$2.9 million NSF grant to increase STEM teachers’ culturally relevant practices
Illinois State University’s Willy Hunter is leading a multi-state team that received a $2.9 million grant from the National Science Foundation (NSF) to assist mathematics and science teachers in high-needs schools.
The grant will pay for three years of summer professional development of teachers, including funding the annual Midwest Regional Robert Noyce Conference with 750 attendees.
“There is a critical need for highly effective K-12 STEM teachers in those districts where students are underserved,” said Hunter, a professor in the Department of Chemistry who works with Rebekka Darner of the University’s Center for Mathematics, Science, and Technology (CeMaST). “This grant will enhance the development of learning communities among STEM teachers and encourage the sharing of culturally relevant practices.”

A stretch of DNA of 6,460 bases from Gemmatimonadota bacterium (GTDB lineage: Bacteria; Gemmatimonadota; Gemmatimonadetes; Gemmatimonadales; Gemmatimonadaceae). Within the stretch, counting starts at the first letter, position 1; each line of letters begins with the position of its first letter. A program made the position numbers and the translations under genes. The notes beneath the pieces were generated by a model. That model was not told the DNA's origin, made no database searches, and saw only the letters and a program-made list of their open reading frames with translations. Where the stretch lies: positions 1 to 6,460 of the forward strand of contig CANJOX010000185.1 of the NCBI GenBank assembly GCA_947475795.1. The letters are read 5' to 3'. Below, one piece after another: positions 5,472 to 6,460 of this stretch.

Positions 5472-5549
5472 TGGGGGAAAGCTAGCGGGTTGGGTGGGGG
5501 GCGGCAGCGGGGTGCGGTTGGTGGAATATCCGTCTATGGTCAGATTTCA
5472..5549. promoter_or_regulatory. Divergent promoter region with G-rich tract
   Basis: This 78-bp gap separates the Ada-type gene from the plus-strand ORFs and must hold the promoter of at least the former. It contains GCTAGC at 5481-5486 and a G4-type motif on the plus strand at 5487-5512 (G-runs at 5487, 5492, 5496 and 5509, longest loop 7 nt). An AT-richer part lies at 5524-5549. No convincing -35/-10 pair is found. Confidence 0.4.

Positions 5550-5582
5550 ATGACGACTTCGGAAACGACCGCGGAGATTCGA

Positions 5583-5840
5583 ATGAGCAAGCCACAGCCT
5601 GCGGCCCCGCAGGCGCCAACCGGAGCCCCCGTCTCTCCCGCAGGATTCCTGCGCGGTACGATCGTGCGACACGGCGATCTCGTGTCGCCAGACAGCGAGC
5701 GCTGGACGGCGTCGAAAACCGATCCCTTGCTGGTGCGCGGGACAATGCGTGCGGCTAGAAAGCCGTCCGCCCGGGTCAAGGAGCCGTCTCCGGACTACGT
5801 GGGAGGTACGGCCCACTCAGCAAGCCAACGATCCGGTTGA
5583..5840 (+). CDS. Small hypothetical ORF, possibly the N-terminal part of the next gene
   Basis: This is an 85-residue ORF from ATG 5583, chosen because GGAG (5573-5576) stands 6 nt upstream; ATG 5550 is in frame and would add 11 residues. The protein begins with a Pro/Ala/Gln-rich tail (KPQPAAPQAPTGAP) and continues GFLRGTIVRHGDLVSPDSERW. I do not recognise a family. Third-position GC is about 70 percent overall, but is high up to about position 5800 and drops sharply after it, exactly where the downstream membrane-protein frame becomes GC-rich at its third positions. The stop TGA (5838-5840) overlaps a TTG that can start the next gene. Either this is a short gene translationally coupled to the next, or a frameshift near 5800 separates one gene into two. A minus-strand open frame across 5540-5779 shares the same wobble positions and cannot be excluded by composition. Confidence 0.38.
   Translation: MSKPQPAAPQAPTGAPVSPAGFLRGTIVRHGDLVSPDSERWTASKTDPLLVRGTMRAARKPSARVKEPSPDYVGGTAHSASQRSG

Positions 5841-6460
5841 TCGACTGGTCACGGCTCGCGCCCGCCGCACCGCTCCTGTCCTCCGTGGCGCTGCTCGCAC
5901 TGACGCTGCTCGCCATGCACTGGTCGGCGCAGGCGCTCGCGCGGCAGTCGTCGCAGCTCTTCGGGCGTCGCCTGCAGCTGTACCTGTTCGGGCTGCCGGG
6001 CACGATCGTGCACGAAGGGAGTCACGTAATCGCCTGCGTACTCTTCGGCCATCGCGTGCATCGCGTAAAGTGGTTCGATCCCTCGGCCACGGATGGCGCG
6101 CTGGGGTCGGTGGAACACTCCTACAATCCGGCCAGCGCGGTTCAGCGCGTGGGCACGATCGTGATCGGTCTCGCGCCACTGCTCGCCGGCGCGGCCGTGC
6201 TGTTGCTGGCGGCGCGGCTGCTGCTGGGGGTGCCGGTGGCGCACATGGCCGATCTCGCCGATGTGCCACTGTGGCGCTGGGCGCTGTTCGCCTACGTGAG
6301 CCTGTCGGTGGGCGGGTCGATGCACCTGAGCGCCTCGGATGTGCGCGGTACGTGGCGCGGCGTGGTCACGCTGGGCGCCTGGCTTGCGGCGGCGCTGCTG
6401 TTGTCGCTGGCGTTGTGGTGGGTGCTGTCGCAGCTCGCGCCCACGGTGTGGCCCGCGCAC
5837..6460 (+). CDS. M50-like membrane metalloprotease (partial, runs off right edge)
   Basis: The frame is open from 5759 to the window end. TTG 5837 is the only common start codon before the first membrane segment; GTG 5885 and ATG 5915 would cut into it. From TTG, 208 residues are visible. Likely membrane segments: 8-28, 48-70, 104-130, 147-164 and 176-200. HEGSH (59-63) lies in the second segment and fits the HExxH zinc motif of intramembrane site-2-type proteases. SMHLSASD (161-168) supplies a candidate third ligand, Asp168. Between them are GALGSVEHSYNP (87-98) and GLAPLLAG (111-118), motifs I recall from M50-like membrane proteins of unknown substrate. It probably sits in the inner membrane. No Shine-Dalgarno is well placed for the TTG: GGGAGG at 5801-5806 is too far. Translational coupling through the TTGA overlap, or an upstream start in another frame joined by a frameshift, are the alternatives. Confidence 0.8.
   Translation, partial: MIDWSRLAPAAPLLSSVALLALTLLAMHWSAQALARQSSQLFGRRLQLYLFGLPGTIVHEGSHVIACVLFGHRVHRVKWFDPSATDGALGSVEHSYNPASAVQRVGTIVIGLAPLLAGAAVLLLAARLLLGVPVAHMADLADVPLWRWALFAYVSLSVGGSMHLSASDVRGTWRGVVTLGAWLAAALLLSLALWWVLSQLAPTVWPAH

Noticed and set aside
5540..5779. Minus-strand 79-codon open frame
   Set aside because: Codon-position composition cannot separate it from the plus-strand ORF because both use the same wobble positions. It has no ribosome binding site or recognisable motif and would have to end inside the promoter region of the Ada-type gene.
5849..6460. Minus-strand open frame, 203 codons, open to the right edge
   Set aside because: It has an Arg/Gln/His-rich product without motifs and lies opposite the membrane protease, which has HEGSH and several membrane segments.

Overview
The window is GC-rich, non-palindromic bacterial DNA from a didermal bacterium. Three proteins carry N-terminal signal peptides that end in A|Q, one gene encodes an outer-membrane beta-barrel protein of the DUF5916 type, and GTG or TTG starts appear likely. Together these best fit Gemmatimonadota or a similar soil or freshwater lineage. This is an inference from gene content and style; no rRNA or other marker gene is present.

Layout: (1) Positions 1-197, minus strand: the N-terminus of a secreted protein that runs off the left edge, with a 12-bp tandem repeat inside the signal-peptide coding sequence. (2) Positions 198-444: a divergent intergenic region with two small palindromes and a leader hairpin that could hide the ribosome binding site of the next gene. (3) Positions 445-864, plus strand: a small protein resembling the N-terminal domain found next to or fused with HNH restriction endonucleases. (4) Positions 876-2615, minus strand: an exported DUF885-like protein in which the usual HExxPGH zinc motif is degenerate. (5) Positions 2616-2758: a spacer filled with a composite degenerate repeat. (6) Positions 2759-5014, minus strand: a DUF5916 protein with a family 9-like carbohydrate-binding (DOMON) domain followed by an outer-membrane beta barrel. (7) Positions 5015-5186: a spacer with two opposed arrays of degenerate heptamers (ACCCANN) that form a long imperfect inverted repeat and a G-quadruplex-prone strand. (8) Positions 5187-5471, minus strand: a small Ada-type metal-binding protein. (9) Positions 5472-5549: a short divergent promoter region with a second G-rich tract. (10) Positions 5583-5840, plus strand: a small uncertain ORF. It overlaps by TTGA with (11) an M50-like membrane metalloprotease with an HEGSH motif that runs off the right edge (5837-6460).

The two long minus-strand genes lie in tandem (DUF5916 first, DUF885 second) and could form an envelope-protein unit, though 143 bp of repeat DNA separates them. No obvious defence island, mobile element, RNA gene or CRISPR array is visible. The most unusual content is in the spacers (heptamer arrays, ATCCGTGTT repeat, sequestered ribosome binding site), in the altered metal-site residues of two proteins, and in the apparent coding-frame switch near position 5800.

Collaborating with universities in Missouri, Kansas, and southern Illinois, Hunter and members of Illinois State’s CeMaST will spearhead professional development for the NSF’s regional Robert Noyce Teacher Scholarship Program. The program encourages talented science, technology, engineering, and mathematics majors and professionals to become K-12 teachers. “Projects funded by the Noyce Program need to share not only programmatic results, but also individual lessons and ideas,” said Hunter, “and we provide several conferences, workshops, and webinars to facilitate that sharing.”
Key to the grant is the planning and coordination of the Midwest Regional Robert Noyce Conference, which brings together Noyce scholars, Fellows, principal investigators, and alumni from 90 regional programs to develop and share lessons for high-needs schools and districts. “Increasing the personal and professional connections among Midwest Noyce project members and Noyce Scholars will benefit students in classrooms across the region,” said Hunter.
The grant is supported by the NSF’s Division of Undergraduate Education.